Point mutations at K234 and K236 in the yeast voltage-dependent anion channel I (VDAC1) of the mitochondrial outer membrane have been shown to markedly impair the membrane insertion of this protein (Smith et al., 1995; Angeles et al., 1998). Mutants of this type were expressed in vivo in a swain of yeast with a disruption in the VDAC1 gene. Expression of the various VDAC1 forms was under the control of a Gall promoter. Wild-type VDAC1 expression fully complemented the slow growth phenotype caused by the disruption. VDAC1 mutants in which K234 and K236 were replaced by arginine, glutamate, or glutamine caused a more severe negative effect on growth. This effect appeared to be dominant since the mutant VDAC1 forms suppressed growth in a yeast strain that retained its VDAC1 gene. This apparent dominant negative effect on growth did not seem to be specific for any stage of the cell cycle. However, the growth defect was not lethal as the affected cells still could accumulate the vital stain, FUNI. Expression of a mutant in which K234 had been replaced by glutamate had more serious negative growth effects than did a similar mutation at K236. Expression of A71-116 VDAC1 complemented the VDAC1 disruption; however, expression of the same deletion mutant in which the lysines corresponding to K234 and K236 were mutated to glutamate severely impaired growth. These results have shown that a deficiency of lysine at positions 234 and 236 in VDAC1 causes a nonlethal growth defect that is more severe than deletion of 45 amino acids from VDAC1 or disruption of the VDAC1 gene. They also indicate that there is a hierarchy in the importance of these lysines with mutations at K234 being the more serious.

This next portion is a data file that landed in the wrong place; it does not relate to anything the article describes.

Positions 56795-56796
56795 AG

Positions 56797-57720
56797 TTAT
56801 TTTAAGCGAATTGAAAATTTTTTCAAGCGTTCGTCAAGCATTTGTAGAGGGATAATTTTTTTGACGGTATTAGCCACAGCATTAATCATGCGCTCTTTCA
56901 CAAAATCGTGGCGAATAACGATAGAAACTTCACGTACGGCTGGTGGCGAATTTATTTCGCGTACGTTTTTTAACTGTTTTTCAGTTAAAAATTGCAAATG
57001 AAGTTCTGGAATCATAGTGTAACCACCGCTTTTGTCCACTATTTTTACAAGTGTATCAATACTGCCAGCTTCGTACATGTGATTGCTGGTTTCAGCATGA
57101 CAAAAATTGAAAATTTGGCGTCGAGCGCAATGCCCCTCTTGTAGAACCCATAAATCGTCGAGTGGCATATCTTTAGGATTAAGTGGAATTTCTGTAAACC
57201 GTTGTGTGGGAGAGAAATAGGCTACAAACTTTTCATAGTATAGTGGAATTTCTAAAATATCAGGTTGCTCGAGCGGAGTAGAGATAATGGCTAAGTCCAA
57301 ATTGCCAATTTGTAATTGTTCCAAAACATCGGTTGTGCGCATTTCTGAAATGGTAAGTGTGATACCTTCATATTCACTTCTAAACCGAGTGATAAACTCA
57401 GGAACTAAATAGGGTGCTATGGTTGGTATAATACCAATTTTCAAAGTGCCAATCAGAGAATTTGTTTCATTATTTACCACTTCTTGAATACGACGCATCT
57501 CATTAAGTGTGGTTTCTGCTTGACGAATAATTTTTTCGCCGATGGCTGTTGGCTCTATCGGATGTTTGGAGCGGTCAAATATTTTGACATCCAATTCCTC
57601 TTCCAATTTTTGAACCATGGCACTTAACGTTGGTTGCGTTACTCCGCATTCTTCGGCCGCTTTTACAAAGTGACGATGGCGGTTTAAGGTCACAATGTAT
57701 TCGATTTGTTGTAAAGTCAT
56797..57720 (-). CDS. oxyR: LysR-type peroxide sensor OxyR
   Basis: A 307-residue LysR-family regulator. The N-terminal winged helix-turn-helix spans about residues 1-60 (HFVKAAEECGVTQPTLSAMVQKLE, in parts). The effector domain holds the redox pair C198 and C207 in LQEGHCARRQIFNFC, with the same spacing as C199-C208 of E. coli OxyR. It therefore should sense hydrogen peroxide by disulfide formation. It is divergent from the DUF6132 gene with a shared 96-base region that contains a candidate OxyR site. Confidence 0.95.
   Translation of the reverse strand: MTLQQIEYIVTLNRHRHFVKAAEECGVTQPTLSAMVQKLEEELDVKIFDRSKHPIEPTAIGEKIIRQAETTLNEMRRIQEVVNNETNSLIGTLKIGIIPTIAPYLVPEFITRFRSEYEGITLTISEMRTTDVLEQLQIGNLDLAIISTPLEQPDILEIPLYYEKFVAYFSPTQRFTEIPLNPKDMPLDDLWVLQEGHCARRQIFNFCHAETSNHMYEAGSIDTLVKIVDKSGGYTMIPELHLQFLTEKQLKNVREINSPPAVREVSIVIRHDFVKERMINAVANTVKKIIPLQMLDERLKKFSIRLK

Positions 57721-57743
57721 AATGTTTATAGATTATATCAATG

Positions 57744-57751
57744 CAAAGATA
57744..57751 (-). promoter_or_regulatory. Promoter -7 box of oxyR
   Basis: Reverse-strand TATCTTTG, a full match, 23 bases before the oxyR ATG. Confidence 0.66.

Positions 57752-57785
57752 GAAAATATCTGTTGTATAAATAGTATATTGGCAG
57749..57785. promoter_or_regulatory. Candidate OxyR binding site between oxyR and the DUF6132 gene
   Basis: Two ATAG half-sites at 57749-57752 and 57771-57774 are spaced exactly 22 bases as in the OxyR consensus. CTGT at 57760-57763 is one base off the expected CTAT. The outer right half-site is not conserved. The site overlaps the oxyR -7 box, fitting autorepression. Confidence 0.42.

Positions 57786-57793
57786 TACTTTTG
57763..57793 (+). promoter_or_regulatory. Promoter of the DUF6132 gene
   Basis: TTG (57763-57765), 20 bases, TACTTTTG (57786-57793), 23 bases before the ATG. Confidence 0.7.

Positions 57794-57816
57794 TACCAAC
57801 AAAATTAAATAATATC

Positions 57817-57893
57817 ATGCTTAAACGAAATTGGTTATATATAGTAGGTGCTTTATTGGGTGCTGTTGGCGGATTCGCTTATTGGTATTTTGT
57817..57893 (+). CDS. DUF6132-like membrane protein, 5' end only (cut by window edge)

ASJC Scopus subject areas
- Cell Biology